To highlight the enhancement of TH intensity arising from the double resonant structure, we compare η at NIR wavelength with those experimental results. In [15], graphene was covered on SiN waveguides and η is about 10−6, which is on the same order as our results. However, the length of the waveguide is 100µm, about 10 times of our structure. In [17], for a few-layer graphene, η is only about 10−10, though very intense incident light (2GW/cm2) was used. In [18], a single layer graphene on a SiO2 substrate was studied, η is only about 10−12 and I0 is about 240MW/cm2. In [28], TH intensity of graphene is enhanced by a FP cavity structure, the enhancement is about 117-fold. In our structure, the enhancement factor can be estimated by Eq. (13). In Figs. 6(c) and 6(d), the linear mode intensity at ${\lambda _{FF}}$ and ${\lambda _{TH}} $ are both enhanced by about 100 times, thus the TH intensity will be enhanced by about 108. Similar enhancement factor have also been predicted theoretically in a 2D photonic crystals [26].

4. Conclusion

In conclusion, in this work we insert graphene to the interface of two PCs with opposite topological properties. By carefully designing the two PCs, topological edge modes appear at both the FF and TH frequency. Strong nonlinear responses are demonstrated in the double resonant structure both at THz and NIR range. The Kerr nonlinearity and TH generation are studied as examples of potential applications of our structure. At THz frequency, the linear and nonlinear conductivities of graphene are inherently large. Increasing EF will blue shifts the resonant frequency, while increasing I0 will cause red shifts. After the two effects are balanced, TH conversion efficiency about 2.5% can be achieved with I0 = 10MW/cm2. At NIR wavelength, the nonlinear conductivities are about 7 orders smaller than those at THz frequency. Meanwhile, high electron temperature will result in low saturation intensities and the incident intensity is limited. The maximum η is only about $5 \times {10^{ - 6}}$ with I0= 25MW/cm2 and Te = 550 K. The structure is more suitable to work as a low-threshold saturable absorber for large incident intensities and large electron temperatures. In the work, all the incident intensities are chosen carefully to be below the saturation intensity, and finite temperature effect is always considered. We believe the results will have potential applications for nonlinear THz devices and nanophotonics at NIR wavelength.

Funding

National Natural Science Foundation of China (11704259, 11874269, 61805112); Natural Science Foundation of Guangdong Province (2018A030313198).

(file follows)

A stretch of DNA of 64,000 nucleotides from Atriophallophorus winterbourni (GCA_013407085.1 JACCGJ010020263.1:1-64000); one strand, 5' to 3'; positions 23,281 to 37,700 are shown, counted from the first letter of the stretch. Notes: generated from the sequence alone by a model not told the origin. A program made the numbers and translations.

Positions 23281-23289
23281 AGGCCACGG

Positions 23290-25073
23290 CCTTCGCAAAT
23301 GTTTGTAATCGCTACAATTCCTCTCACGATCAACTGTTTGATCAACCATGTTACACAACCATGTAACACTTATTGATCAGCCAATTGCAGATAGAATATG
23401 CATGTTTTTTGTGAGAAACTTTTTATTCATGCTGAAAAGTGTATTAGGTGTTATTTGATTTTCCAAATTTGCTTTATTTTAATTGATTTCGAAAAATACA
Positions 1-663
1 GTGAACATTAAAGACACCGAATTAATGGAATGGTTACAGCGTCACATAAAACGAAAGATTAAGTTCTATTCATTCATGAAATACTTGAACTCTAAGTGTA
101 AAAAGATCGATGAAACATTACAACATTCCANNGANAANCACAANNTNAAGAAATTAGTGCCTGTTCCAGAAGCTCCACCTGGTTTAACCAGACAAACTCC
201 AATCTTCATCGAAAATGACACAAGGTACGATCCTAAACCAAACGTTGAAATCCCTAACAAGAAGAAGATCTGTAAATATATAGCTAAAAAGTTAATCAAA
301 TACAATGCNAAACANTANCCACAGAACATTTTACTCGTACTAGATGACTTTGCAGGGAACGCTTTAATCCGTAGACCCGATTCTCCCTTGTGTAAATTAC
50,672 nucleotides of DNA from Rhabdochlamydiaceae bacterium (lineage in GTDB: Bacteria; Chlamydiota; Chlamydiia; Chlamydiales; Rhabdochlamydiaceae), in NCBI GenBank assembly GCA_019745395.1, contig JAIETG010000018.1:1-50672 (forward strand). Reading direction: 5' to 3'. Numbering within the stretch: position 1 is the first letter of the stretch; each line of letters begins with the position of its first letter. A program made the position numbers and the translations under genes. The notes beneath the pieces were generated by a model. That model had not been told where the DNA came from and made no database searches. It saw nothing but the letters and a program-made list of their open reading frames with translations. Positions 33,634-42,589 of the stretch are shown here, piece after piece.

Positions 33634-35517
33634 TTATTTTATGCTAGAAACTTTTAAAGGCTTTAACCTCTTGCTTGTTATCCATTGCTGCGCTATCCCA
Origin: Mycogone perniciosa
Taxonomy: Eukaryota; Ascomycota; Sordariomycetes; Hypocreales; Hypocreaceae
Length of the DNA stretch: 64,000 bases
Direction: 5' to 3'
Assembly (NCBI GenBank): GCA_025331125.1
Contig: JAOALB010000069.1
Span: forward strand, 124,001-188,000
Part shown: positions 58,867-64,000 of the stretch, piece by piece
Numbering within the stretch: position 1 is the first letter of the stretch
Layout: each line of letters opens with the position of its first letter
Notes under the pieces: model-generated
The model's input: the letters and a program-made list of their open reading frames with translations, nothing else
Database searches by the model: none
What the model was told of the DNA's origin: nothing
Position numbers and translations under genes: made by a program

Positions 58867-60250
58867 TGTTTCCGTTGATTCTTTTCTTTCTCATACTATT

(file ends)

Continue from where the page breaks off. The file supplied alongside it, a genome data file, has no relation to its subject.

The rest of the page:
References

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3. M. Kauranen and A. V. Zayats, “Nonlinear plasmonics,” Nat. Photonics 6(11), 737–748 (2012). [CrossRef]  

4. D. Smirnova and Y. S. Kivshar, “Multipolar nonlinear nanophotonics,” Optica 3(11), 1241–1255 (2016). [CrossRef]  

5. K. S. Novoselov, “Electric Field Effect in Atomically Thin Carbon Films,” Science 306(5696), 666–669 (2004). [CrossRef]  

6. A. H. Castro Neto, F. Guinea, N. M. R. Peres, K. S. Novoselov, and A. K. Geim, “The electronic properties of graphene,” Rev. Mod. Phys. 81(1), 109–162 (2009). [CrossRef]  

7. Q. Bao and K. P. Loh, “Graphene Photonics, Plasmonics, and Broadband Optoelectronic Devices,” ACS Nano 6(5), 3677–3694 (2012). [CrossRef]  

8. F. Bonaccorso, Z. Sun, T. Hasan, and A. C. Ferrari, “Graphene photonics and optoelectronics,” Nat. Photonics 4(9), 611–622 (2010). [CrossRef]  

9. R. R. Nair, P. Blake, A. N. Grigorenko, K. S. Novoselov, T. J. Booth, T. Stauber, N. M. R. Peres, and A. K. Geim, “Fine Structure Constant Defines Visual Transparency of Graphene,” Science 320(5881), 1308 (2008). [CrossRef]  

10. A. N. Grigorenko, M. Polini, and K. S. Novoselov, “Graphene plasmonics,” Nat. Photonics 6(11), 749–758 (2012). [CrossRef]  

11. L. A. Falkovsky and S. S. Pershoguba, “Optical far-infrared properties of a graphene monolayer and multilayer,” Phys. Rev. B 76(15), 153410 (2007). [CrossRef]  

12. S. A. Mikhailov, “Non-linear electromagnetic response of graphene,” Europhys. Lett. 79(2), 27002 (2007). [CrossRef]  

13. E. Hendry, P. J. Hale, J. Moger, A. K. Savchenko, and S. A. Mikhailov, “Coherent Nonlinear Optical Response of Graphene,” Phys. Rev. Lett. 105(9), 097401 (2010). [CrossRef]  

14. T. Gu, N. Petrone, J. F. McMillan, A. van der Zande, M. Yu, G. Q. Lo, D. L. Kwong, J. Hone, and C. W. Wong, “Regenerative oscillation and four-wave mixing in graphene optoelectronics,” Nat. Photonics 6(8), 554–559 (2012). [CrossRef]  

15. K. Alexander, N. A. Savostianova, S. A. Mikhailov, B. Kuyken, and D. Van Thourhout, “Electrically Tunable Optical Nonlinearities in Graphene-Covered SiN Waveguides Characterized by Four-Wave Mixing,” ACS Photonics 4(12), 3039–3044 (2017). [CrossRef]  

16. Y. Q. An, F. Nelson, J. U. Lee, and A. C. Diebold, “Enhanced Optical Second-Harmonic Generation from the Current-Biased Graphene/SiO2/Si(001) Structure,” Nano Lett. 13(5), 2104–2109 (2013). [CrossRef]  

17. N. Kumar, J. Kumar, C. Gerstenkorn, R. Wang, H.-Y. Chiu, A. L. Smirl, and H. Zhao, “Third harmonic generation in graphene and few-layer graphite films,” Phys. Rev. B 87(12), 121406 (2013). [CrossRef]  

18. G. Soavi, G. Wang, H. Rostami, D. G. Purdie, D. D. Fazio, T. Ma, B. Luo, J. Wang, A. K. Ott, D. Yoon, S. A. Bourelle, J. E. Muench, I. Goykhman, S. D. Conte, M. Celebrano, A. Tomadin, M. Polini, G. Cerullo, and A. C. Ferrari, “Broadband, electrically tunable third-harmonic generation in graphene,” Nat. Nanotechnol. 13(7), 583–588 (2018). [CrossRef]